Wells Fargo Wrongly Charged 800,000 People for Unnecessary Auto Insurance

Wells Fargo is found to be guilty of corporate crime yet again, this time for wronging 800,000 people. This sort of occurrence will keep happening unless there’s a real structural change to the big banks.

More than 800,000 people who took out car loans from Wells Fargo were charged for auto insurance they did not need, and some of them are still paying for it, according to an internal report prepared for the bank’s executives.

The expense of the unneeded insurance, which covered collision damage, pushed roughly 274,000 Wells Fargo customers into delinquency and resulted in almost 25,000 wrongful vehicle repossessions, according to the 60-page report, which was obtained by The New York Times. Among the Wells Fargo customers hurt by the practice were military service members on active duty.

Wells Fargo, one of the largest banks in the United States, is struggling to repair its image after a scandal in which its employees created millions of credit card and bank accounts that customers had never requested. That crisis, which came to a head last year, toppled Wells Fargo’s chief executive and led to millions of dollars in fines.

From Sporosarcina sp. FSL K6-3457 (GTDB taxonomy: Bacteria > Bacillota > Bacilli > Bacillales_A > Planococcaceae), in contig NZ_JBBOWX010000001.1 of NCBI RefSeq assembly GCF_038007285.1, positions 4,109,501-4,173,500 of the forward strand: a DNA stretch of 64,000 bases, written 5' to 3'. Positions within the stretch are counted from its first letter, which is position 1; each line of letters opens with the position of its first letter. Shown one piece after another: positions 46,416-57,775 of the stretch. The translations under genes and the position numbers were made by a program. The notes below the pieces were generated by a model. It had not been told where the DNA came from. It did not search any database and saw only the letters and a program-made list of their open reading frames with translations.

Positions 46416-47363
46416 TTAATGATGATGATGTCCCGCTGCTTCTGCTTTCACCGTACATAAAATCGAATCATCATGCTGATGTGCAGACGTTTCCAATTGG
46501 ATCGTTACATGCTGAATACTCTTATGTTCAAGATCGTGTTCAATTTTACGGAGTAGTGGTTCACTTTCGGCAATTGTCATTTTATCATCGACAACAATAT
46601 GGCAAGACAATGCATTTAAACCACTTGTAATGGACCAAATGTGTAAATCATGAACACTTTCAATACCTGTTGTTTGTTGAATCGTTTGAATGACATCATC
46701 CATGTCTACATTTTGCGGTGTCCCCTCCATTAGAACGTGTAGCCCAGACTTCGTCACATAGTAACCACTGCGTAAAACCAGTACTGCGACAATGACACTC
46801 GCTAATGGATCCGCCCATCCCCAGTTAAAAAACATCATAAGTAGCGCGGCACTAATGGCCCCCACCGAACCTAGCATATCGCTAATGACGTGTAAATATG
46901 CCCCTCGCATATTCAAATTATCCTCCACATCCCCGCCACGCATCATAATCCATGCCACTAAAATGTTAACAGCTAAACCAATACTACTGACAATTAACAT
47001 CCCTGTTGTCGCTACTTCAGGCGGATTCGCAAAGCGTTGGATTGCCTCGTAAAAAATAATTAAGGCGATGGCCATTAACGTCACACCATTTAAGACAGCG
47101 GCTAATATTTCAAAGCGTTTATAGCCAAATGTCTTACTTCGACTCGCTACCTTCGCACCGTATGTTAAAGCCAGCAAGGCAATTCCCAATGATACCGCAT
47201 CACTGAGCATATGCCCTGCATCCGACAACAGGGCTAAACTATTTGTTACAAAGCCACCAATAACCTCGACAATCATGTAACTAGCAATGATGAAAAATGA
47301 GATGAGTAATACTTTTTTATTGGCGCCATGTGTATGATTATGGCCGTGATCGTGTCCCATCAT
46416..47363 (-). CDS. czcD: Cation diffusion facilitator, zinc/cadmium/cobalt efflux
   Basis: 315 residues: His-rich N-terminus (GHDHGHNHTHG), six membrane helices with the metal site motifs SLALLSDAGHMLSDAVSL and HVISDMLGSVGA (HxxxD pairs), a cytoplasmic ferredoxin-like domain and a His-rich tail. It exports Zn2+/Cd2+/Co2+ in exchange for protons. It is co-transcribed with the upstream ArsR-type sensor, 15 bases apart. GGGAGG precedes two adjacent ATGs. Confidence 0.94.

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For borrowers, delinquencies arose quickly because of the way the bank charged for the insurance. Say, for example, that a customer agreed to a monthly payment of $275 in principal and interest on her car loan, and arranged for the amount to be deducted from her bank account automatically. If she were not advised about the insurance and it increased her monthly payment to, say, $325, her account could become overdrawn as soon as Wells Fargo added the coverage.

The report tried to determine how many Wells Fargo customers were hurt and how much they should be compensated. It estimated that the bank owed $73 million to wronged customers.

State insurance regulations required Wells Fargo to notify customers of the insurance before it was imposed. But the bank did not always do so, the report said. And almost 100,000 of the policies violated the disclosure requirements of five states — Arkansas, Michigan, Mississippi, Tennessee and Washington.